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Thread: Silly Address/Data LED front panels on 80s machines.. or are they?

  1. #1
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    Default Silly Address/Data LED front panels on 80s machines.. or are they?

    I have a few examples of machines that included the Address/Data LEDs on the front panel that indicated the status of the CPU bus. Most infamously the Altair 8800 included one out of necessity. It was initially the only display device in the system. They led to 'Kill the Bit' and other novel uses. But mostly later non-practical versions were an ode to the large computer displays depicted in movies like War Games. Big-Iron had to have Big-Incandescent indicators.

    But oddly, they were sometimes 'a thing' in the 80s. I supposed it made computers look more expensive than they actually were if they have lots of 'blink'n lights'. I have a PCjr add-on upper-deck module that has address and data lines for the ISA bus. No amount of clarity a good engineer posses will cause him or her to 'see the code' Matrix-style in the noise..... or so I thought!

    I've been working on a FPGA project I plan on announcing at VCF-MW. The FPGA is sitting on the ISA bus and is a bit pin constrained. I didn't have enough extra pins to add taps for a logic analyzer and the two on-board LEDs were getting a bit limiting. So I added a neopixel strip to add another 88 RGB LEDs to my debug display! The obvious first choice was to add the address LEDs (lower 10 in blue/green) and the ISA data lines (red).

    What I didn't count on was how mesmerizing the 'dancing LEDs' were when playing wave-table music through a GUS. Here is a short video of the Descent menu music playing while filming my bus monitor!

    https://youtu.be/39o-VkpNY4o
    "Good engineers keep thick authoritative books on their shelf. Not for their own reference, but to throw at people who ask stupid questions; hoping a small fragment of knowledge will osmotically transfer with each cranial impact." - Me

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    That's pretty slick. It also kind of reminds me of how you used to be able to set an AM radio next to a TRS-80 and get a pretty good idea of what it was up to based on the noises you'd get out of it.

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    I went from an MITS 8800 to a LED-less Integrand chassis. Didn't make any difference in utility.

    Blinkenlights were out of fashion in the 70s. Consider, for example, the CDC 6600 (1964):



    Not so much as a power LED. The only operator-accessible switches was the deadstart panel--a short program loaded into PP0:



    Just below the two displays on the operator's console, there was a concealed button that would best be described as a reset button.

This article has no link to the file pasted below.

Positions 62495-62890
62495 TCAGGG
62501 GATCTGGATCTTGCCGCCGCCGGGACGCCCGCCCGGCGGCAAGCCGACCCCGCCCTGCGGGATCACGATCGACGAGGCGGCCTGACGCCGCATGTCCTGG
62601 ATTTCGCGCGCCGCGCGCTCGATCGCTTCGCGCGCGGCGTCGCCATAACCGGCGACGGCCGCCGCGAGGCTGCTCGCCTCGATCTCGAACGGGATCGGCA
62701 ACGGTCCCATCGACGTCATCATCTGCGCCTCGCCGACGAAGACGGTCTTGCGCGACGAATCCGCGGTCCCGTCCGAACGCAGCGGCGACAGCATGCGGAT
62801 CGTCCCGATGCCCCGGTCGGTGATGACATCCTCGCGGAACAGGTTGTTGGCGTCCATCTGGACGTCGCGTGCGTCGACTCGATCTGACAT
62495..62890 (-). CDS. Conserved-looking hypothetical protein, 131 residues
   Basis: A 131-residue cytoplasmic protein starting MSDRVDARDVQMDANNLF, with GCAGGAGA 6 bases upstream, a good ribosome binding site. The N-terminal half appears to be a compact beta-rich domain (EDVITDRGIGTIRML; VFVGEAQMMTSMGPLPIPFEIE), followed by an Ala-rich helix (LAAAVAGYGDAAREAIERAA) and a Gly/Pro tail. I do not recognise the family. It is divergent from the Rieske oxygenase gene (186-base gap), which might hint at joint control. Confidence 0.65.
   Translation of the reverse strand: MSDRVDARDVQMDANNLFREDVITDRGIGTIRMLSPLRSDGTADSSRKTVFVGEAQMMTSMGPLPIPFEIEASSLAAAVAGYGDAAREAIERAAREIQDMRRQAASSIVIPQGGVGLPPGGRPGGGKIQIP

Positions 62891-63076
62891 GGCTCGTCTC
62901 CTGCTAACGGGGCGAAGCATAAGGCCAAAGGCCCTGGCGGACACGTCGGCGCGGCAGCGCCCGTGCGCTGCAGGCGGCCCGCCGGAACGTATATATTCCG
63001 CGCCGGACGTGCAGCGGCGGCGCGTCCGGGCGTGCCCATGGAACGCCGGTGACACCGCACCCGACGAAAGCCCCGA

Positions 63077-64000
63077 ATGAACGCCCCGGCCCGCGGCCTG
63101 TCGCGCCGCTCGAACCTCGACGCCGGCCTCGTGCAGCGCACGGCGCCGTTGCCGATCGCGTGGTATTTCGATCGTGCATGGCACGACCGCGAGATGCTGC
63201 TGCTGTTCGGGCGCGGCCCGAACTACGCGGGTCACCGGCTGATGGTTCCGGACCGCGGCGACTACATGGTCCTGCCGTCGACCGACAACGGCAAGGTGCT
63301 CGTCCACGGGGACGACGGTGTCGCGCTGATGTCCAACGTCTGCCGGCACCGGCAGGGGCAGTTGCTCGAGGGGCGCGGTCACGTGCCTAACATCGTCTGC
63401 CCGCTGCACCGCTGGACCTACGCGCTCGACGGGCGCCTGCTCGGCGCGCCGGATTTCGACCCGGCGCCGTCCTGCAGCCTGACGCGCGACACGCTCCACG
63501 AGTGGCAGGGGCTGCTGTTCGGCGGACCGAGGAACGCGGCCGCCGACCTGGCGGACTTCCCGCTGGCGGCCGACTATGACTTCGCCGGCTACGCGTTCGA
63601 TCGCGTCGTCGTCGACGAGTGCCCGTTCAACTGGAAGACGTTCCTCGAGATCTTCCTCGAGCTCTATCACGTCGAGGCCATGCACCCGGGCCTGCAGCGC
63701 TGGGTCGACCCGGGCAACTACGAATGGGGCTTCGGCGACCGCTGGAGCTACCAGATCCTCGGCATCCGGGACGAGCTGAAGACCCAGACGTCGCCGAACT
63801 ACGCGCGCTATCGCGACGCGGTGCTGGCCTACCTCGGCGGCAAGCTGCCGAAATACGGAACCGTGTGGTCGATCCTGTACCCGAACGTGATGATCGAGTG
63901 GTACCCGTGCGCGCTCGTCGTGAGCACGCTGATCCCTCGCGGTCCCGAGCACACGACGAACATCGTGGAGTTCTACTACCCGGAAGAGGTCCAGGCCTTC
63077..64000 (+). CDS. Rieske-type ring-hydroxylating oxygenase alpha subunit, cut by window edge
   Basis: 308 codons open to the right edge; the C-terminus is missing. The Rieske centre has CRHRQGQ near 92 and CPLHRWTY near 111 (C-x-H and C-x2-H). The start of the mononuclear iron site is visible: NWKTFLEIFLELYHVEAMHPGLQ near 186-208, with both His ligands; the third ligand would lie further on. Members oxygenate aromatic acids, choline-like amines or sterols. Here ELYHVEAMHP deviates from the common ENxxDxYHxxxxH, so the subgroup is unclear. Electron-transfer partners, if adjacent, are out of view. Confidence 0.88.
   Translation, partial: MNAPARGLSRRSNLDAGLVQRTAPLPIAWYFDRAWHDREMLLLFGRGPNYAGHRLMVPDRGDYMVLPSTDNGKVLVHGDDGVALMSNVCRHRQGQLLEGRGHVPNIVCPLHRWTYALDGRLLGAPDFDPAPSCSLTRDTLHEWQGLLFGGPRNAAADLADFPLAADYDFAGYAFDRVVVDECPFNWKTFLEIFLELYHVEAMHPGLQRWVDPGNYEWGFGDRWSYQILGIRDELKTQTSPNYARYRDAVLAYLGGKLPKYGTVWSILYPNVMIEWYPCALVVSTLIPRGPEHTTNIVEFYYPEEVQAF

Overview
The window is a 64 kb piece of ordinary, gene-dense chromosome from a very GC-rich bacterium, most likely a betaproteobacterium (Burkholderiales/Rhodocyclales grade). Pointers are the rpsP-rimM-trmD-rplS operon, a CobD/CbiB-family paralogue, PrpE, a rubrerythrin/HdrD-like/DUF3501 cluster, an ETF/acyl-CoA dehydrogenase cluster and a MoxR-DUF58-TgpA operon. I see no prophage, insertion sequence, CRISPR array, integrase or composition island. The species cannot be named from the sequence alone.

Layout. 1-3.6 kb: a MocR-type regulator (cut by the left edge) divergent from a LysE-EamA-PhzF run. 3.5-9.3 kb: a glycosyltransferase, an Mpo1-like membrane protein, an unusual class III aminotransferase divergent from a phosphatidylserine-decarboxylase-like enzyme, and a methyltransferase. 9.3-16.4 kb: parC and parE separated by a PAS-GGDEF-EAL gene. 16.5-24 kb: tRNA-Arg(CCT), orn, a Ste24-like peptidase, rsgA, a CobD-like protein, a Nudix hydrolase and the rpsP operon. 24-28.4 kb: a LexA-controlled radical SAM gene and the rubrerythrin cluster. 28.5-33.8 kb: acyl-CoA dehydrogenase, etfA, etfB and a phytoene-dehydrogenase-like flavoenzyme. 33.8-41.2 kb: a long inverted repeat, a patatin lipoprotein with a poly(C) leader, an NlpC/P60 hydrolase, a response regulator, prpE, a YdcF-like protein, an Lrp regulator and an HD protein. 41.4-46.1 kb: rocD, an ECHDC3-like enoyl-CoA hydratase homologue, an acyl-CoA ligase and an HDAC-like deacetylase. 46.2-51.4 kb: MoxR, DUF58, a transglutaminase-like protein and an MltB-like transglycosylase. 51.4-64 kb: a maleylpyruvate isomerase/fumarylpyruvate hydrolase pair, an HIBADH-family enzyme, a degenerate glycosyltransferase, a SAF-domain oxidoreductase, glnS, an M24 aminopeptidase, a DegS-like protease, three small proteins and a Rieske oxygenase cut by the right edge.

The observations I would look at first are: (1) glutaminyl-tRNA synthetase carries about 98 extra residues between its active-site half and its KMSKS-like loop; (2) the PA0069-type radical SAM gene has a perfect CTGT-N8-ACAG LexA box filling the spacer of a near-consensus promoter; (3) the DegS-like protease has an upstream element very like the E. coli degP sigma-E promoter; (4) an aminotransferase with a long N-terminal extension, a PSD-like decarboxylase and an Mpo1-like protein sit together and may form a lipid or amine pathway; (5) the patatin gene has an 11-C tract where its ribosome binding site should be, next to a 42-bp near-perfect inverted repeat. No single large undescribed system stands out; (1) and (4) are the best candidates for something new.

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    Quote Originally Posted by Chuck(G) View Post
    Blinkenlights were out of fashion in the 70s.
    While I love your insight on a great many things, the post was more about finding a specific example of blinkin bus lights actually being visually useful; eg. dancing to wave table music. But thanks for the CDC pics!
    "Good engineers keep thick authoritative books on their shelf. Not for their own reference, but to throw at people who ask stupid questions; hoping a small fragment of knowledge will osmotically transfer with each cranial impact." - Me

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    I made a cartridge for the Commodore 64 that has LEDs on each of the address and data lines (as well as some other status lines). After building it all, I was quite disappointed that mostly all it does is show most of the lights half dimmed. They go off or bright once in a while, but it's really disappointingly uninteresting (I assume) because even at 1MHz, it's too fast to see anything.

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    I can at least imagine some circumstances where it might be vaguely useful if you had one in a machine that had a well-defined memory map, IE, you might be able to get a feeling of how much time the machine is spending in ROM verses RAM based on the relative brightness of the LEDs... But, yeah, without a facility for single-stepping it doesn't seem like you could get much more than a "vibe" out of it.

  7. #7

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    Nö mention of the CM-2?

    I hope nobody is in favour of omitting the indicators from PLC racks. That's a major pain in the backside.
    https://www.machinedesign.com/sites/...PLC%20Rack.jpg

  8. #8

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    The Poly 88 was claimed to be one of the first S-100 computers with only two switches, a power and reset, on the case. It had a boot ROM that included a monitor to load programs and debug.
    Dwight

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    The Sphere-1 is the first micro I can think of that made a big selling point of not having a front panel, but it and the SWTPC 6800 went on sale (for all practical purposes) at almost the same time as the Poly-88. Beat it by two or three months, maybe? Was there something about the 6800 that made it less amenable to front panels?

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    Surely, the MCM/70 had to precede all of those other LED-less micros:



    And then, how about those MPU boards that used 7-segment or numeric displays, like the KIM-1? No dancing LEDs there.



    IBM made a big deal of lotsa lamps on their operator's consoles. Look up the System 360/195 for yourself.

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